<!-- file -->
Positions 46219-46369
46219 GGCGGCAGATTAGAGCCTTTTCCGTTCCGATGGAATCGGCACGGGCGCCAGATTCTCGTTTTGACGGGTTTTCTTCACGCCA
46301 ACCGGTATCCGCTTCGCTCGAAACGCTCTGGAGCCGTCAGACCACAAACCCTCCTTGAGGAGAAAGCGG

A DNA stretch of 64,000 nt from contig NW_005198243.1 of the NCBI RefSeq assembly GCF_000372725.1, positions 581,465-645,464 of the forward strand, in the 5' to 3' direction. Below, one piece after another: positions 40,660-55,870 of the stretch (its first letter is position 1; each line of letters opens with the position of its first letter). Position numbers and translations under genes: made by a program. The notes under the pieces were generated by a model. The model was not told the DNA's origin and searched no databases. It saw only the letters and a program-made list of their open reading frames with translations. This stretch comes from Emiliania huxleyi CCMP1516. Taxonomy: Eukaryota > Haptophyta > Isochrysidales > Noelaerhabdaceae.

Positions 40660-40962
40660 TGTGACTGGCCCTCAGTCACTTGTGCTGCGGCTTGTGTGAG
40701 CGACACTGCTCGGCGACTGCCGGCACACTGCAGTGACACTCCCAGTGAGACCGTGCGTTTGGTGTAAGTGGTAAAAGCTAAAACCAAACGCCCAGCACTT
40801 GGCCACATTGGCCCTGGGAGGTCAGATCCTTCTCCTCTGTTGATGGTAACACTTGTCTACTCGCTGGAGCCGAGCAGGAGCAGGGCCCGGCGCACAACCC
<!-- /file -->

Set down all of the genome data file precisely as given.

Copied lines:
Positions 46219-46369
46219 GGCGGCAGATTAGAGCCTTTTCCGTTCCGATGGAATCGGCACGGGCGCCAGATTCTCGTTTTGACGGGTTTTCTTCACGCCA
46301 ACCGGTATCCGCTTCGCTCGAAACGCTCTGGAGCCGTCAGACCACAAACCCTCCTTGAGGAGAAAGCGG

A DNA stretch of 64,000 nt from contig NW_005198243.1 of the NCBI RefSeq assembly GCF_000372725.1, positions 581,465-645,464 of the forward strand, in the 5' to 3' direction. Below, one piece after another: positions 40,660-55,870 of the stretch (its first letter is position 1; each line of letters opens with the position of its first letter). Position numbers and translations under genes: made by a program. The notes under the pieces were generated by a model. The model was not told the DNA's origin and searched no databases. It saw only the letters and a program-made list of their open reading frames with translations. This stretch comes from Emiliania huxleyi CCMP1516. Taxonomy: Eukaryota > Haptophyta > Isochrysidales > Noelaerhabdaceae.

Positions 40660-40962
40660 TGTGACTGGCCCTCAGTCACTTGTGCTGCGGCTTGTGTGAG
40701 CGACACTGCTCGGCGACTGCCGGCACACTGCAGTGACACTCCCAGTGAGACCGTGCGTTTGGTGTAAGTGGTAAAAGCTAAAACCAAACGCCCAGCACTT
40801 GGCCACATTGGCCCTGGGAGGTCAGATCCTTCTCCTCTGTTGATGGTAACACTTGTCTACTCGCTGGAGCCGAGCAGGAGCAGGGCCCGGCGCACAACCC